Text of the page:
Making a Venom movie without Spider-Man is a unique challenge. But many of Venom’s issues have nothing to do with Spidey’s absence.
For example: Early in Venom, the Symbiote that will later be revealed as Riot escapes the Life Foundation’s custody and infects a woman in a marketplace in Malaysia, with the explicit goal of reaching San Francisco. The movie’s main story then begins: Eddie Brock makes some poor decisions, loses his job and his fiancé (Michelle Williams’ Anne Weying), and hits rock bottom. Cue a six month time jump–and our friend Riot, still inhabiting the old woman from the marketplace, has finally made it–to the airport?
What was Riot doing for the six months between then and now? Did it go on a killing spree across Malaysia? Was it dormant or hibernating–something the movie never gives any hint that Symbiotes might be capable of? Was it biding its time pretending to be someone’s grandma? That blatant plot hole has nothing to do with Venom’s general 1990s cheesiness as a character, or the considerable challenge of trying to make a Venom movie without a single reference to Spider-Man. It’s just good, old fashioned, avoidable sloppiness.
Don’t get me wrong: The lack of Spider-Man does cause problems. Specifically, the entire premise–that Venom chooses to stick around on Earth, attach itself permanently to Eddie Brock, and betray its entire species–doesn’t really work in this movie. In the books, Venom’s obsession with Spider-Man gives it common purpose with Eddie, and cutting Spidey out of the equation necessitates something take his place as their end goal. The movie tries to get around that by clumsily painting Eddie and Venom as Breakfast Club style lovable “losers” (actual, direct quote: “On my planet, I am kind of a loser, like you”). It’s nonsensical, implausible, under-explained, and tonally weird; that line is easily the movie’s biggest laugh, but not in a good way.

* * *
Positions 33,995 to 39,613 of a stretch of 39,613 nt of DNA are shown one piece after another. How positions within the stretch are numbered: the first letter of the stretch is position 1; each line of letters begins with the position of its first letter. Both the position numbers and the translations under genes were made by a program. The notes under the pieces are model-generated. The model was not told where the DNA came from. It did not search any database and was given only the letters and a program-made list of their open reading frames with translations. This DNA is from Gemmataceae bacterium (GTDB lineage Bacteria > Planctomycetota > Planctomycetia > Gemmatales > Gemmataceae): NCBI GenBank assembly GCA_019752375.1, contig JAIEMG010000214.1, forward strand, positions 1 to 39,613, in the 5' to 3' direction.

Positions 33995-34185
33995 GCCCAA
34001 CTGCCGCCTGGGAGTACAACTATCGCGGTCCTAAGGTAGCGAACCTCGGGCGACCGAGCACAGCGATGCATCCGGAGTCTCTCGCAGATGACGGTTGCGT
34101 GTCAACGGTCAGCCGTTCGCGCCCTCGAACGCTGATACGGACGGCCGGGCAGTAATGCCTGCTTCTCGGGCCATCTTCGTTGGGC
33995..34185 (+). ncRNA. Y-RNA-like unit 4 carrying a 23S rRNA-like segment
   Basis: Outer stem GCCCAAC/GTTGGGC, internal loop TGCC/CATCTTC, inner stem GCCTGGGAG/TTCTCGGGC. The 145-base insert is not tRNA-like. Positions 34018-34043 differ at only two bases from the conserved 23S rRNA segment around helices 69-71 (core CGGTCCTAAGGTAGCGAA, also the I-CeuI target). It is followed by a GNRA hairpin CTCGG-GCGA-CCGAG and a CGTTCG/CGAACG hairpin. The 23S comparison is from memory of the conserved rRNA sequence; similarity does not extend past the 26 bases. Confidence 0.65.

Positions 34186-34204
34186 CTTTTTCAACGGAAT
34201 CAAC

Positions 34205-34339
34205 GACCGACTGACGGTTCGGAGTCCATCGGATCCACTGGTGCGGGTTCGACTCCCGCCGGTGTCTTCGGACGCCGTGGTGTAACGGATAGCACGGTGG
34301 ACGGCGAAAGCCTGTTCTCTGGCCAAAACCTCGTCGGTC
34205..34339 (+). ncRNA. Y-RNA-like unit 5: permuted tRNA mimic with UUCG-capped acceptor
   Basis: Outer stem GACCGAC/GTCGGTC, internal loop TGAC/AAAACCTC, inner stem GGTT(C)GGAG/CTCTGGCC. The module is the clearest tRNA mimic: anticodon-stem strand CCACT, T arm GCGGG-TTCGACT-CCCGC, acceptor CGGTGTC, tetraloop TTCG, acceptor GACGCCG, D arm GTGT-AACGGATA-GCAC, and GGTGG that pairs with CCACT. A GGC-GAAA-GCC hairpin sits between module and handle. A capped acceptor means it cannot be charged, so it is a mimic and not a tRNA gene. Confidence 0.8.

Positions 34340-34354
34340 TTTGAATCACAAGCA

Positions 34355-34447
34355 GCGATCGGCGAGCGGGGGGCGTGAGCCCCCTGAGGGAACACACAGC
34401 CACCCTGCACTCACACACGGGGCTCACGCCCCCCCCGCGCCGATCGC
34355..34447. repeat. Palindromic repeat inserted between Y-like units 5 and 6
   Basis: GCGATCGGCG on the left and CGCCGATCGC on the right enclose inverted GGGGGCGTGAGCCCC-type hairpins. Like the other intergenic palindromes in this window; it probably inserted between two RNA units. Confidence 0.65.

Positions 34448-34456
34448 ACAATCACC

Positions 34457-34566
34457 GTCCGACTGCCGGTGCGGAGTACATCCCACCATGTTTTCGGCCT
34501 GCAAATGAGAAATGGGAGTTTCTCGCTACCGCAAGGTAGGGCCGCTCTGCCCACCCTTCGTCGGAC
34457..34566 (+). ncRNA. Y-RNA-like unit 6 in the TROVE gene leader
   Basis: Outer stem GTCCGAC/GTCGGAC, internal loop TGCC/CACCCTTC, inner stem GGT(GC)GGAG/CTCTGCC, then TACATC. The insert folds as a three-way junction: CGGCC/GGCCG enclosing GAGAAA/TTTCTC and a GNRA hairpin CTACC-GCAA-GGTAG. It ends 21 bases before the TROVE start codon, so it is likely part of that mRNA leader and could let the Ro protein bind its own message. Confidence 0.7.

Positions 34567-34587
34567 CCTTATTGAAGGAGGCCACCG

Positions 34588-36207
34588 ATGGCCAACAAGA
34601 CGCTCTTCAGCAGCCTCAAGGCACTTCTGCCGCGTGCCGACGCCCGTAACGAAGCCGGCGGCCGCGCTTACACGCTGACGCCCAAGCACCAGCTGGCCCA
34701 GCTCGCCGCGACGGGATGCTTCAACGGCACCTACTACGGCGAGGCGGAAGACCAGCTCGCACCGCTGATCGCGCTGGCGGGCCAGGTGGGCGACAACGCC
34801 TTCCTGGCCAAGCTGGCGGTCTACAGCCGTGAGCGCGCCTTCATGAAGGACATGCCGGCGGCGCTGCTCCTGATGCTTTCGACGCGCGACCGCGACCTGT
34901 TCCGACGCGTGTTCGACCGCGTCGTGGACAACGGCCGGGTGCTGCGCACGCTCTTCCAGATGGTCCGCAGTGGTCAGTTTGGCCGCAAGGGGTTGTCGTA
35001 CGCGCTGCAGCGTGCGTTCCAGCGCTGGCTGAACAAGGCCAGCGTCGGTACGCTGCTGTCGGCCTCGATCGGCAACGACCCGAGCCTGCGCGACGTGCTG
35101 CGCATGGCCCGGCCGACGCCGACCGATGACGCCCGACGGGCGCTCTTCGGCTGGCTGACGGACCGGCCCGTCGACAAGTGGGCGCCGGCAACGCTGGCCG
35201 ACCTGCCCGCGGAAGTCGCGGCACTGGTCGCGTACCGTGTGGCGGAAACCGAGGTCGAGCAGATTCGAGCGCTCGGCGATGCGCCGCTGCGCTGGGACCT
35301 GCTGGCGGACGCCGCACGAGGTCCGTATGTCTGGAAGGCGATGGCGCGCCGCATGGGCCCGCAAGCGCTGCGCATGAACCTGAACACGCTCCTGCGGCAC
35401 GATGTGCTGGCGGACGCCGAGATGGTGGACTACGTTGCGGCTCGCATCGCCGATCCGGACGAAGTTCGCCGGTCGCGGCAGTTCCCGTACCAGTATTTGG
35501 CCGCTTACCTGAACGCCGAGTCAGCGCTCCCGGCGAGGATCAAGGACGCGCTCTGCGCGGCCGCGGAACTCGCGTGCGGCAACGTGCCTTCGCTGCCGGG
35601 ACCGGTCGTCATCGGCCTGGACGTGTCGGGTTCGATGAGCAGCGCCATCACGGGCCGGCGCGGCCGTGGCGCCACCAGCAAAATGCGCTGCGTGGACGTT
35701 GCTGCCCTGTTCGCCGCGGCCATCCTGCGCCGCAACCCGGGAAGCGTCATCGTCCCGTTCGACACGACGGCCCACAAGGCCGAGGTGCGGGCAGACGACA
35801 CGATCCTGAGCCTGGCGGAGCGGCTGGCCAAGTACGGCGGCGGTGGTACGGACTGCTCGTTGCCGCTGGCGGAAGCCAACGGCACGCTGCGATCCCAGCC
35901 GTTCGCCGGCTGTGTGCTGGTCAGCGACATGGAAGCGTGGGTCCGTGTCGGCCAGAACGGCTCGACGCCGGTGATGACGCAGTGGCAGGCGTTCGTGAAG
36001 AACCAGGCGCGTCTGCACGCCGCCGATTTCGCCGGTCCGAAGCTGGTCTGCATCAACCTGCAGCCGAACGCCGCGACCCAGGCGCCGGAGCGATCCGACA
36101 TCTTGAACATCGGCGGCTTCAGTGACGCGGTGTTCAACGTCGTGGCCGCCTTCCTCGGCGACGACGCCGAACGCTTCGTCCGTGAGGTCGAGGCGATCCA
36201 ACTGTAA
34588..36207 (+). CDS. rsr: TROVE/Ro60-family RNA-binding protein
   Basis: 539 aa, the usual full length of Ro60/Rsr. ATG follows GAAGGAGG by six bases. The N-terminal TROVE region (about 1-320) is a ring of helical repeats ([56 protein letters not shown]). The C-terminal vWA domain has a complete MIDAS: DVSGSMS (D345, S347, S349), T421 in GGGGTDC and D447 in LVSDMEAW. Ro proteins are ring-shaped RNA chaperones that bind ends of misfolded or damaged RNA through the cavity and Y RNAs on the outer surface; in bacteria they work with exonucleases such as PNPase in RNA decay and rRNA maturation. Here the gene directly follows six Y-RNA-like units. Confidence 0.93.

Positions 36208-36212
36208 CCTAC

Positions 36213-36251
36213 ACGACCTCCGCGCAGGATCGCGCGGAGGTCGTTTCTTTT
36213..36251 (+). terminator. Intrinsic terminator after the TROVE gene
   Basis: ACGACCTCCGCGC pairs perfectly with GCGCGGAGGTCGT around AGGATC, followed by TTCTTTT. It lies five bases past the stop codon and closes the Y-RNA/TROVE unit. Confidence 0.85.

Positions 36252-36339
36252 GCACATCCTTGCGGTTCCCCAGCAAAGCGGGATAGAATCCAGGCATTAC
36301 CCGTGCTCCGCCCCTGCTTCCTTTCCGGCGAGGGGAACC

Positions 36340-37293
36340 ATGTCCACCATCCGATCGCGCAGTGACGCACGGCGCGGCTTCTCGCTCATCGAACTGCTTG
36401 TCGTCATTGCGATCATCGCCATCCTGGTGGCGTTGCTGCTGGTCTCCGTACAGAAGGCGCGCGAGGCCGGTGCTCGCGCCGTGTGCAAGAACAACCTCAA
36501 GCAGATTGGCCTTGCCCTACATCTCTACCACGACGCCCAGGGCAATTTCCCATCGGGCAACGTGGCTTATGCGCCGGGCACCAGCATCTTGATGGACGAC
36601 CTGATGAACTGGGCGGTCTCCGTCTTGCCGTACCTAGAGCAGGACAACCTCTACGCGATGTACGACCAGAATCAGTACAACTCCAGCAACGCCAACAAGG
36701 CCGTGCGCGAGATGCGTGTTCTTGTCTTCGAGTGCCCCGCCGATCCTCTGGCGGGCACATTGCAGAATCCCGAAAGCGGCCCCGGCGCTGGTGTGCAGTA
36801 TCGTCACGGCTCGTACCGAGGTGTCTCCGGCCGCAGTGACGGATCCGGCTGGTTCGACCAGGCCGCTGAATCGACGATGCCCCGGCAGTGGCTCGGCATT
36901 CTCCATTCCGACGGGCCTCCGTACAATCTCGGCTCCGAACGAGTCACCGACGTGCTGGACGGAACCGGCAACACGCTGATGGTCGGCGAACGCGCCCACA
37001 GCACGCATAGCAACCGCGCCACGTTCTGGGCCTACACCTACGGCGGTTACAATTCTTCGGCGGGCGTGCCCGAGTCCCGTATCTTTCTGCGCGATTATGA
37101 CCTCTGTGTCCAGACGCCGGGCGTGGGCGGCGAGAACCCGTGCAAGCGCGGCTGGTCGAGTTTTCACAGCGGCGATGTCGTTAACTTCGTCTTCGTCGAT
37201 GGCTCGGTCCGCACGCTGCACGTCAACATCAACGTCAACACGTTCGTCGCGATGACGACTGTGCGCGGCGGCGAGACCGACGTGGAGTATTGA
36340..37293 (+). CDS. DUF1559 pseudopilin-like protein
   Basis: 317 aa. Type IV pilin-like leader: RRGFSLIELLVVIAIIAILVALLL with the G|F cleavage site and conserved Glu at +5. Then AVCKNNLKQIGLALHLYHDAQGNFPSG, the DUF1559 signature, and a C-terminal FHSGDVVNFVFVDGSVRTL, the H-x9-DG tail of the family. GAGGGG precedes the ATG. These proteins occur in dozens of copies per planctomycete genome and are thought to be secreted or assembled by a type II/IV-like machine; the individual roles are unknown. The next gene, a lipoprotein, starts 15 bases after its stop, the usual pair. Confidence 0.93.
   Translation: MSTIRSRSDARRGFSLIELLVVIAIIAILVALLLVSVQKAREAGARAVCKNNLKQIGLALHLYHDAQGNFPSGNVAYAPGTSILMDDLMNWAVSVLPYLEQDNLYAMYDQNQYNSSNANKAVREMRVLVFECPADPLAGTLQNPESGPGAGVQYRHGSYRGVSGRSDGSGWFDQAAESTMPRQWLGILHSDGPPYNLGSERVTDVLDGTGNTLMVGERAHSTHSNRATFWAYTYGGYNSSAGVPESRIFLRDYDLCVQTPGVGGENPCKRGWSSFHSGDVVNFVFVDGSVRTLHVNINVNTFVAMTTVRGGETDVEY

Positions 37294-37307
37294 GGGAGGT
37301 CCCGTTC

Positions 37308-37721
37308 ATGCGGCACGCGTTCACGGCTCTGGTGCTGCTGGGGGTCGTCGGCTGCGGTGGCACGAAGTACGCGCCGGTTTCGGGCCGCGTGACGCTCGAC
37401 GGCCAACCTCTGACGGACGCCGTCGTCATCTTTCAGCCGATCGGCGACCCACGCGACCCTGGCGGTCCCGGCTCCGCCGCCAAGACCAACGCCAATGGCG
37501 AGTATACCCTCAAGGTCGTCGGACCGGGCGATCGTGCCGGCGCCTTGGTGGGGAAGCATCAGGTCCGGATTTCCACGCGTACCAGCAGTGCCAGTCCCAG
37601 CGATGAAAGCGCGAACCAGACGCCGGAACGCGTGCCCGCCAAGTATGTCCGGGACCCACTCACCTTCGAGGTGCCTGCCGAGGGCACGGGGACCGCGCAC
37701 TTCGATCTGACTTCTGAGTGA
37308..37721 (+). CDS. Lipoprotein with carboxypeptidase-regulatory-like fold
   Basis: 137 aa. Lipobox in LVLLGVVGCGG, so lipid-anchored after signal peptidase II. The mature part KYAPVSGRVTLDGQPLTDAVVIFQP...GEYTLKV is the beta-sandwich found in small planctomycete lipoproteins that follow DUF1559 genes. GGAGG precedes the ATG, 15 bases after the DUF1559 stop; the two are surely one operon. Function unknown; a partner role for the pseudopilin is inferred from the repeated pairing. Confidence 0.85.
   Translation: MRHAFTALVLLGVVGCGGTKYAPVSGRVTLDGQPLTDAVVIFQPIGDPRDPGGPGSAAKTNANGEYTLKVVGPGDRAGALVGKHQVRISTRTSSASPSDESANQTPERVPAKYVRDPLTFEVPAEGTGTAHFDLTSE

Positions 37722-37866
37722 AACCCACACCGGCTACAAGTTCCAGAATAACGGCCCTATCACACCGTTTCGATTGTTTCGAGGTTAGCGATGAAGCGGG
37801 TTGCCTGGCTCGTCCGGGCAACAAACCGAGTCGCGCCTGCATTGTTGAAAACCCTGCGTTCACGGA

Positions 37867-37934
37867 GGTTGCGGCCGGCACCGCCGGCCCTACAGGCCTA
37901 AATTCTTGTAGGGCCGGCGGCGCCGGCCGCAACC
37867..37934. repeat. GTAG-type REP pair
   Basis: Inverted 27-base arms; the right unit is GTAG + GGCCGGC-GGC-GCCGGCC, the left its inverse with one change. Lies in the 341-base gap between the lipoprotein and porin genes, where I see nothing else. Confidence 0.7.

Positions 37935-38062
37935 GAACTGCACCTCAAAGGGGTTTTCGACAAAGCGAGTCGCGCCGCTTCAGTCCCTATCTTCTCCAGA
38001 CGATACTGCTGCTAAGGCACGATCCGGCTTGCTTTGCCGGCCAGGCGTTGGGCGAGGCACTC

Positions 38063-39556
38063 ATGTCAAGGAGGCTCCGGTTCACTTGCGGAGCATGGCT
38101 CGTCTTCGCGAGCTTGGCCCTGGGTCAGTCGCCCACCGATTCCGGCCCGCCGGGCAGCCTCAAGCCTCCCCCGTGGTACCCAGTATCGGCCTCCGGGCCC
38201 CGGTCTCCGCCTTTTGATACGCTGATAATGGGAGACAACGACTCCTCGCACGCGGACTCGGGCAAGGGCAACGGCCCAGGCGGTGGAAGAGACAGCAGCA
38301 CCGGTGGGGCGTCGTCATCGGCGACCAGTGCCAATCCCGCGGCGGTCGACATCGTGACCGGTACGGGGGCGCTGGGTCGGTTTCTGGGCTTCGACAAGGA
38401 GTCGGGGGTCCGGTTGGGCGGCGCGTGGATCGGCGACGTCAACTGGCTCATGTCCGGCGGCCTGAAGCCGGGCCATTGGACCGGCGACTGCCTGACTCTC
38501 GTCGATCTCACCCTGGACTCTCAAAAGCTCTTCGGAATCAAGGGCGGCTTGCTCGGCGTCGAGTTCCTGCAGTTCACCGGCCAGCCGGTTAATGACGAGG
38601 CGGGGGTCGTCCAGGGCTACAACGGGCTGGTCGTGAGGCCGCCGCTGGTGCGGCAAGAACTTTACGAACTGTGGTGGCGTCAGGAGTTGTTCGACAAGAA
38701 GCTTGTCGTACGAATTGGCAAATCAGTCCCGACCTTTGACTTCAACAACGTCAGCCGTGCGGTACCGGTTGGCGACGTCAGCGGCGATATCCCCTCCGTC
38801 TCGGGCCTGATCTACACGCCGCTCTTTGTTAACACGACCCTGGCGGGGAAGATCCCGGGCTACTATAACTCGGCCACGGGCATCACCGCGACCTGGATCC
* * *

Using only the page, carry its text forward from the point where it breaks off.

Venom is surprisingly funny, mostly in the verbal abuse the Symbiote whispers directly into Eddie’s brain, usually after Tom Hardy’s character does something Venom considers cowardly or embarrassing. When Eddie holds his hands up in surrender to law enforcement, Venom laments that he’s “making us look bad;” when Eddie opts to take the elevator rather than jumping from a skyscraper, Venom calls him a “pussy.” These moments are deliberately played for laughs, and they land well enough. The bigger problem is why an alien parasite from space talks like a frat bro, or, extrapolating further, why it needs eyes and teeth if its main form is a shapeless, pulsing black goo. These essential curiosities of Venom as a character are never so much as acknowledged, much less explained.